If you have diabetes, don’t eating processed food at night

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In a recent study from Harbin Medical University, scientists found the time of day that people with diabetes eat certain foods may be just as important to their well-being as portion size and calories.

They found that eating less processed food at night may help people with diabetes live longer.

“Processed food” includes food that has been cooked, canned, frozen, packaged or changed in nutritional composition with fortifying, preserving or preparing in different ways. Any time we cook, bake or prepare food, we’re processing food.

In the study, the researchers analyzed data from 4,642 people with diabetes from the National Health and Nutrition Examination Survey to determine their risk of dying from heart disease.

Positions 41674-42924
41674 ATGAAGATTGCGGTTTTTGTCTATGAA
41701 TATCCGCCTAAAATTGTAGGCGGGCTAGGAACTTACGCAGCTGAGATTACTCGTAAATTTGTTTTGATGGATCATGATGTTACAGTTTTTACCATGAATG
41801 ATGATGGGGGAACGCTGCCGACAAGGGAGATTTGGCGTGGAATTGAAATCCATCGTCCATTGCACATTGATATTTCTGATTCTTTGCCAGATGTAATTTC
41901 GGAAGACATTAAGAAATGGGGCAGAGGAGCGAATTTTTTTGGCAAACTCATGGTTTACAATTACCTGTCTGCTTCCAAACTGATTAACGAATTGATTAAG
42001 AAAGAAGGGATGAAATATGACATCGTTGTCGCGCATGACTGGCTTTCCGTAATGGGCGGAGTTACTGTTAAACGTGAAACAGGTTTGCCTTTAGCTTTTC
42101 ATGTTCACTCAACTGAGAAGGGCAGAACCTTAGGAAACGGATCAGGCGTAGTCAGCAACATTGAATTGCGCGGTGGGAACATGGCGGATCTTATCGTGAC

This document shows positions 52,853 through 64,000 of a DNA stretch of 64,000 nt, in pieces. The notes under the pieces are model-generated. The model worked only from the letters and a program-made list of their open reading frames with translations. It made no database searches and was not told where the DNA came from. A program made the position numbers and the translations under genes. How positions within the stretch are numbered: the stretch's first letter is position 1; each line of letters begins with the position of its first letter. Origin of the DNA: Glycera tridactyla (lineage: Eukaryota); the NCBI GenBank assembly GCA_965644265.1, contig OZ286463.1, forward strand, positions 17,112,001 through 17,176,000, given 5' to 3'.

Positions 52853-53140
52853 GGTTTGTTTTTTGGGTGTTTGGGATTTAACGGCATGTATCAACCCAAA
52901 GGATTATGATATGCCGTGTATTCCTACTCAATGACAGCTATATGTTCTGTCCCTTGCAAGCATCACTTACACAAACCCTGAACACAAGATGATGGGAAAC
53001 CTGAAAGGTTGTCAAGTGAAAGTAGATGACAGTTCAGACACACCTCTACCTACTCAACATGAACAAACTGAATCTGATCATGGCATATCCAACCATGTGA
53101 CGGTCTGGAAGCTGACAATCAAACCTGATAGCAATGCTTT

They found people with diabetes who ate potatoes or starchy vegetables in the morning, whole grains in the afternoon, and dark vegetables such as greens and broccoli and milk in the evening were less likely to die from heart disease.

Healthy diet habits were associated with better long-term survival in people with diabetes.

Those who ate a lot of processed meat in the evening were more likely to die from heart disease.

The team suggests that mealtimes should be in line with the biological clock—a natural, internal process that regulates the sleep–wake cycle and repeats every 24 hours.

Health outcomes for people with diabetes may be improved if certain foods are eaten at different times of the day.

If you care about diabetes, please read studies about food that may help lower risk of high blood pressure and diabetes, and findings of the key to treating type 2 diabetes.

For more information about diabetes, please see recent studies about drug that could prevent kidney failure in people with diabetes, and results showing scientists find a cure for type 2 diabetes.

The study is published in the Journal of Clinical Endocrinology and Metabolism and was conducted by Qingrao Song et al.

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